How to explain technology to your family at Christmas

You are the techno-gadget person in your family. There’s no two ways about it. You definitely are. That’s why you’re here at Pocket-lint in the first place. So as the expert, naturally you’re going to be the first port of call for any IT problem, any device suggestion and any new-fangled term your loved ones have picked up at all in 2010.

It can be a pretty tedious affair having to explain some of this stuff to people that just don’t get it. Fortunately, as ever, we’re here to help save the day. Here are a list of the 10 questions you’re most likely to be asked and the simplest ways of dealing with them.

What is Facebook Places?

This is a tricky one because you’re essentially going to be dealing with two questions here. The first is explaining what it is and the second is going to be a quick follow up on why anyone would want to use it. So, the best tactic here is to deal with both of them at once. All you need to do to keep it short is to say that it’s a way of letting your friends know where you are all in one go. Don’t get bogged down with the ins and outs of checking in. Before they can jump in to say that perhaps they wouldn’t want their friends to know that, you just add that you don’t have to do it, you can make the list as selective as you want and you can choose to opt out from the service altogether. They might try to throw in a “what’s the point?” kind of comment to rubbish the entire thing, so describe a situation they might understand: you go out to the city to watch a show you’ve booked. You turn up at the theatre to find out it’s been cancelled. So, rather than go back home having wasted an evening or spending an hour calling people you think might be around from your contacts book, you just take a look at Facebook Places and see who else is around in town and where they are. They might even find that a buddy is at the very same theatre with the very same problem. Solved.

Is 3D any good?

This is not a question. It looks and sounds like one but it’s actually a statement of ignorant opinion in disguise. What this really means is “3D is nonsense. I am waiting to have this confirmed/have an argument with you where I rubbish modern technology”. First, disarm them by saying that it’s excellent but only when used properly. Explain that 90 per cent of content at the moment is mostly all about gimmick, but there have been some very good bits of 3D that have used the new medium both to help involve the viewer more deeply in the story as well as educate and bring things to life in a way that wasn’t possible before. Your first reference point is Avatar where it brought the audience further into a fantasy world than was ever possible before. Your second is to direct the non-believer to Sir David Attenborough’s Flying Monsters 3D nature documentary on Sky on Christmas Day. Naturally, their next move will be to rubbish the wearing of the glasses. It’s now that you should quote the legendary nature presenter and national treasure:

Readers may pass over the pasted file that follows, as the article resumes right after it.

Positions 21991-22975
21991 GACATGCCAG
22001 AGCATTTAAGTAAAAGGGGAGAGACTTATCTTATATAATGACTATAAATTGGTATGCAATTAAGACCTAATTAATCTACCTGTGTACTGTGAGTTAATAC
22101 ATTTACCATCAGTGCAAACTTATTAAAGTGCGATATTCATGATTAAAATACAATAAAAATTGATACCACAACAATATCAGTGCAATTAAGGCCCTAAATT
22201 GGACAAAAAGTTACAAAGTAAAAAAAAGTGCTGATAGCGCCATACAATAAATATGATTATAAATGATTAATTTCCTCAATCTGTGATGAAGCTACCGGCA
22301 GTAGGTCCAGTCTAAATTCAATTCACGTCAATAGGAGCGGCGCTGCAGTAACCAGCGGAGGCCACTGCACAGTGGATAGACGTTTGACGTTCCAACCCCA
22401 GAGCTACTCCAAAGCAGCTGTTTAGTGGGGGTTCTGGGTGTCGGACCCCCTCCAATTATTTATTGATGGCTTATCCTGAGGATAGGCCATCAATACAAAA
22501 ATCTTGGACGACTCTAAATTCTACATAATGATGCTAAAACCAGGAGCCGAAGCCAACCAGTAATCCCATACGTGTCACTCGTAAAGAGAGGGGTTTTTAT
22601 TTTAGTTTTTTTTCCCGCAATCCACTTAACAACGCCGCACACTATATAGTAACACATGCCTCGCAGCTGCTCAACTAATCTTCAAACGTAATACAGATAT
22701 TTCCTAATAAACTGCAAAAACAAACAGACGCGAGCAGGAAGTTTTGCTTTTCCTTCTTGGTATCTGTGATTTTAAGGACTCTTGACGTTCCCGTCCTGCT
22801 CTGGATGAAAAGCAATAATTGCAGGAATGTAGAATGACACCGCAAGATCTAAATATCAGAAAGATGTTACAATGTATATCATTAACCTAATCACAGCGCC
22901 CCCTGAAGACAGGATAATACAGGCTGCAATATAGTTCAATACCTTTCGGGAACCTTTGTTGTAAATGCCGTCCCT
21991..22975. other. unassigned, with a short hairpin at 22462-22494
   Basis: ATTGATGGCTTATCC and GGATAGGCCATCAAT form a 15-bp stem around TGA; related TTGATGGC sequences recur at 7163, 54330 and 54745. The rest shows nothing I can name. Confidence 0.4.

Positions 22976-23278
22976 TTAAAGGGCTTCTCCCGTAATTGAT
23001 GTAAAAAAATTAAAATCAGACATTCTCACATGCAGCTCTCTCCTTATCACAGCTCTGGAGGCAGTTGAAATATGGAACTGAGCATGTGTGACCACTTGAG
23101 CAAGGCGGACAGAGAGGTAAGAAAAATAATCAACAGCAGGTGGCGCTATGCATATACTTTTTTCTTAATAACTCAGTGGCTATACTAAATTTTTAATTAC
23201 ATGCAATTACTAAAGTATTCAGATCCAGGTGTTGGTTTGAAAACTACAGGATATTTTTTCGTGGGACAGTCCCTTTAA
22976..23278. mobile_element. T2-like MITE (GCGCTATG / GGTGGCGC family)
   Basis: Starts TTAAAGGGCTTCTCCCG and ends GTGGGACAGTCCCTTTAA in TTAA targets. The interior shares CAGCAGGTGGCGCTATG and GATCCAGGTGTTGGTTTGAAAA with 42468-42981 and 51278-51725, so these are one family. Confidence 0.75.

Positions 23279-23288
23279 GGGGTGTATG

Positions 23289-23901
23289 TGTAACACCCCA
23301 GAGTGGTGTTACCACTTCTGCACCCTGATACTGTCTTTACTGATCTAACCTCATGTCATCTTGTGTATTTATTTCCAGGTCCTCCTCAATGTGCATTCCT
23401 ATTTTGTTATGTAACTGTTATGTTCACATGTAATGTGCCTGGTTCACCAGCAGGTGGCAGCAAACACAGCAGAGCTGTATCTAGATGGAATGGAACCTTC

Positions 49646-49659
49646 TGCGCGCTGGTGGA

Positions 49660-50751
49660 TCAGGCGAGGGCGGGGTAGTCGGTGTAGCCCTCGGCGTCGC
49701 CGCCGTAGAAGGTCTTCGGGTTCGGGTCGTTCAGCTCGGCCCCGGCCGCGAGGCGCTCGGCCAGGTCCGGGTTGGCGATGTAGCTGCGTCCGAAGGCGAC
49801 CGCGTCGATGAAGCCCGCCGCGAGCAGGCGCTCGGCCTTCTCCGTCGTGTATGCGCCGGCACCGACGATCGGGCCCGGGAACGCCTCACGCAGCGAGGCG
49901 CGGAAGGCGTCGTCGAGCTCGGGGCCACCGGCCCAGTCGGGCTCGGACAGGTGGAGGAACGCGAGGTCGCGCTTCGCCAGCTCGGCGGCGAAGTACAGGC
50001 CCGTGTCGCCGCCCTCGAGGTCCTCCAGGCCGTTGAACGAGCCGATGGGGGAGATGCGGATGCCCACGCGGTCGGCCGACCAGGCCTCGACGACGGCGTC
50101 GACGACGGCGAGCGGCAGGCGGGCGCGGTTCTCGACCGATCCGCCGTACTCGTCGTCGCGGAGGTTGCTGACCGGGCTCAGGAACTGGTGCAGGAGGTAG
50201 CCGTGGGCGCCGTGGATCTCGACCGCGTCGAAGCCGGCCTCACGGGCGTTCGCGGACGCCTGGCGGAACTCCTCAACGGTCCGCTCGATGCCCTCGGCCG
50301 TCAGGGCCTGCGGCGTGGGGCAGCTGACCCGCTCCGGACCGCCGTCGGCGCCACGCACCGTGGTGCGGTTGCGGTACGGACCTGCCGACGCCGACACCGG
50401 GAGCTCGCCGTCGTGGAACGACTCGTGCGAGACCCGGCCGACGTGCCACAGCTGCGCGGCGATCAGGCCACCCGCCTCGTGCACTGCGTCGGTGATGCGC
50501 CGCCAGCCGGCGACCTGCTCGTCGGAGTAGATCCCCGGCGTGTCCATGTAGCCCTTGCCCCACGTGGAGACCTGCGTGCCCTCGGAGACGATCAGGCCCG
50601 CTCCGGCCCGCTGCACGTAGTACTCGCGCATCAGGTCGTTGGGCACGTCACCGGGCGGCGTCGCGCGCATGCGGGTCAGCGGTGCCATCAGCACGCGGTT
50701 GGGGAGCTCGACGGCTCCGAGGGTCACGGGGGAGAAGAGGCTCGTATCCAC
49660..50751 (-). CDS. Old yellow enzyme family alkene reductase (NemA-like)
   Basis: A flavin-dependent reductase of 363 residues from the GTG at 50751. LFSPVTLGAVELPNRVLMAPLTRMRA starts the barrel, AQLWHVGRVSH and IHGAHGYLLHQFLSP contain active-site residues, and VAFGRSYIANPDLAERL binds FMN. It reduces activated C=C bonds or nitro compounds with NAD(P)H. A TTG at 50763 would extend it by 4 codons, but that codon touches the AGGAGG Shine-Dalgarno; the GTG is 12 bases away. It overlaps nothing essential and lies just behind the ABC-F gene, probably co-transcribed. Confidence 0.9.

“I don’t think 3DTV will become wallpaper. It’s going to be event TV. It’s for important programs. It’s not going to be any good for trivia. It’s for TV programs that really mean something.”

If Dave says it’s okay, it must be.

What’s an iPad for?

This is another statement in disguise and is meant in a similar vein. It translates as “who needs these new nonsense gadgets?” It’s harder to answer this time because there’s actually some truth in it. Your best line of defence is to talk about its use in watching your own films on a plane and as a leisure device in general. Don’t worry about what it can and can’t do. Just focus on how it’s a gadget for the sofa - a way of consuming content without having to feel like you’re still at work with a notebook on your lap. It’s the separation of recreation machines and 9-5 devices. It's the future.

What is an app?

This is a genuine question. They probably already know but they need confirmation that they’re not missing a trick here. Something brief around the idea of small piece of software for your mobile phone will do the trick. You can take a look at our What the hell are apps article for a few ideas. After that, the best thing to do is demonstrate. Show them the apps on your phone and then show them that they’ve actually got some on theirs too. If you really want to score a home run, ask them what they’re interested in and download a relevant app as a demonstration of how useful and convenient these things can be. Try to avoid novelties.

Should I get a Mac?

Again, this isn’t a question. This person has already decided that they want to buy a Mac. They just want confirmation that it’s okay to spend the money on one. The short answer to avoid all the pointless agonizing is “Yes, they’re excellent computers, they look fantastic and they’re well worth the extra outlay”. At this point it’s up to you if you wish to continue the conversation.